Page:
Franklin Street Park – Cambridge Parks – An Urban Oasis

Entrance to the Franklin Street Park in Cambridge Mass

Entrance to the Franklin Street Park in Cambridge Mass

Franklin Street Park on Franklin Street in the Riverside neighborhood of Cambridge Massachusetts is a lovely and unusual pocket park.  Measuring just 4400 sq.ft. the park is similar in size to the city house lots that line the street.

Before Franklin Street Park was rehabbed in 2003 it was a dark, gloomy space covered in large part with paving. The city held a number of meetings to solicit feedback from Cambridge residents about what they hoped the park would become. Goals in the reconstruction of the park included increasing safety, adding more natural elements in the park, adding play areas for kids, and making the park wheelchair accessible.

In 2004 the American Society of Landscape Architects’ magazine Landscape Architecture awarded the park an “Editors’ Choice” designation.

Today the park is a treat to discover.  From the granite entrance gate designed by Boston sculptor Murray Dewart to the unusual metal dome that seems to rise from the ground at the back of the lot – this park is full of surprises.

The park is green, lush and serene. There are places to sit, a water feature, and kid-friendly spaces.  That mysterious metal dome? It’s meant to be a space for kids to play and is surrounded by plastic grass.

The City of Cambridge’s Community Development Concept Plan in Spring 2002 gave this vision for the park project:

“The concept is to create an exciting and unique enclosed public open space that residents will discover and enjoy. A space for quiet reflection, reading a book, playing a game or watching a child play… A space with beautiful plantings, shade and visual interest… an urban oasis…”

A visit to Franklin Street Park confirms that the city has achieved its goals – the park is indeed an oasis – and a beautiful space to while away the afternoon.

Here are some more photos of Franklin Street Park:

 

 
This is the second in a series on Cambridge parks.  Here’s more:

The Smallest Park in Cambridge

 

Categories: Living Here
Tags:
Comments: 2 Comments »

Cambridge Parks – Do You Have A Key to the Smallest Park in Cambridge?

Taylor Square - The Smallest Park in Cambridge

Taylor Square - The Smallest Park in Cambridge

Cambridge has a wonderful variety of parks and playgrounds.  In the city every bit of green space is greatly appreciated. In the first in a series highlighting some of the parks around Cambridge we’ll check out the smallest park in Cambridge MA.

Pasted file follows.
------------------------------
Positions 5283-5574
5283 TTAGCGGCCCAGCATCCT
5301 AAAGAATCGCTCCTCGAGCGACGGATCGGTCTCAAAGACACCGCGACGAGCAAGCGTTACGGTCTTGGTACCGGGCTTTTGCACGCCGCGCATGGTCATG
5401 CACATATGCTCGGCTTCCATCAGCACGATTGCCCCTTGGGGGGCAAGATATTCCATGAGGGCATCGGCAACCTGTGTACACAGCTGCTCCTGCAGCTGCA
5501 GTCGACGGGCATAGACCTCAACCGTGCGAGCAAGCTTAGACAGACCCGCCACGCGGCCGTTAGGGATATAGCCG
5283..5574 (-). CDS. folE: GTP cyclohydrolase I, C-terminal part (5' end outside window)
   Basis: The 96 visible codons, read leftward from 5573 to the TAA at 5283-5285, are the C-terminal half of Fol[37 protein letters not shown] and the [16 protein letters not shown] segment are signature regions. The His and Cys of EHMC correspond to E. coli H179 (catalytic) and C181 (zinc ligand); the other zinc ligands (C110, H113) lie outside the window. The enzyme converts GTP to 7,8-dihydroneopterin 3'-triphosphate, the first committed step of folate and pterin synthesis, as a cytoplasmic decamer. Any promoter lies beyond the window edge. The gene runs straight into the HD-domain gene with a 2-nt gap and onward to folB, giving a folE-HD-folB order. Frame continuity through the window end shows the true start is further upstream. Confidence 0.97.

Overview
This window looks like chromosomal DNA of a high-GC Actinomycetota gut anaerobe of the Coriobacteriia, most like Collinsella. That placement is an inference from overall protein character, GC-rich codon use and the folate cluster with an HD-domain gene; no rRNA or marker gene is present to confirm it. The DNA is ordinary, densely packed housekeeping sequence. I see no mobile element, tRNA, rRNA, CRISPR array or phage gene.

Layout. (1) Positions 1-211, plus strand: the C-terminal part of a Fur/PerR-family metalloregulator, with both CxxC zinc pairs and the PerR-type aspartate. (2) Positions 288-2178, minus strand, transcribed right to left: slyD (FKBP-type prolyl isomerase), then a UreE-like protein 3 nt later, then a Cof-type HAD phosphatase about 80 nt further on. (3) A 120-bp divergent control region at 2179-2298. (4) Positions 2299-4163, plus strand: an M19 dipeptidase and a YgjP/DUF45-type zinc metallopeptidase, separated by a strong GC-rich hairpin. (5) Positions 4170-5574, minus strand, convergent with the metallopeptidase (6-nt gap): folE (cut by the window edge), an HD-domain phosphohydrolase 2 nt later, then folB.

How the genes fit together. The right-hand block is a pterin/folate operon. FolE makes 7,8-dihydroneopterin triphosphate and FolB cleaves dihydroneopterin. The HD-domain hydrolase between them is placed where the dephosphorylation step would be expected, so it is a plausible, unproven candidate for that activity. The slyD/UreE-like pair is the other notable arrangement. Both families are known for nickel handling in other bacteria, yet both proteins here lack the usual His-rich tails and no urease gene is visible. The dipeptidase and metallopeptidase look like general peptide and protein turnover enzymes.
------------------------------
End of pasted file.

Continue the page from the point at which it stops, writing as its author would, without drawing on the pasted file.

Cambridge’s Smallest Park

This tiny little park is  just a block from my Cambridge real estate office in front of the Engine 8, Ladder 4 Fire Station at the busy intersection of Huron Ave, Garden Street and Sherman Street.  Inside the locked gate of this grassy mini park – just 57 square feet in size – is a flag pole and a granite bench.

When I first heard about this park in miniature I thought it was some sort of exclusive park for neighbors – similar to locked parks for residents in the South End or Beacon Hill in Boston. 

Because the park is indeed locked – and some people received keys to the park in the mail.  Another real estate agent in my office knew someone who had received one of the mysterious keys.  What was his secret?  How did he score a key? 

Taylor Square – It’s Not Just a Park – It’s Art

Copy Me Keys at Taylor Square

Copy Me - Taylor Square Park Bench

When I took a closer look at the park and saw the bench pictured at right I realized something more was going on.  Inscribed on the granite bench are two keys – one says “Taylor Sq”, the other “Copy Me”.  Perhaps this wasn’t the exclusive private park I imagined it to be. Perhaps it was something more.

Sure enough, with a little bit of poking around online, I discovered that the park is indeed an art installation.  Envisioned by artist Paul Ramirez Jonas as a communal space, 5000 keys designed by Jonas were mailed to people in Cambridge.  Keys are also available at the Fire Station.  People are encouraged to copy the keys.  According to Jonas, “Taylor Square belongs to the public. It is closed, yet simultaneously open, re-emphasizing that the ownership of public space resides in the public itself.”

Did the artist successfully convey his message?  I’m not so sure given what I thought and felt about the park before discovering its secret.  But a park with a secret – and a message – is a good thing.  I’m going to go and ask a fireman for a key – and make a lot of copies!

A Cambridge fireman waters Cambridge's smallest park
A Cambridge fireman waters Cambridge’s smallest park

 

More local interest:

Categories: Living Here
Tags:
Comments: 2 Comments »

Copyright © 2008 - 2009 Centers And Squares     Agent Login     Design by Real Estate Tomato     Powered by Tomato Real Estate Blogs

Real Estate Tomato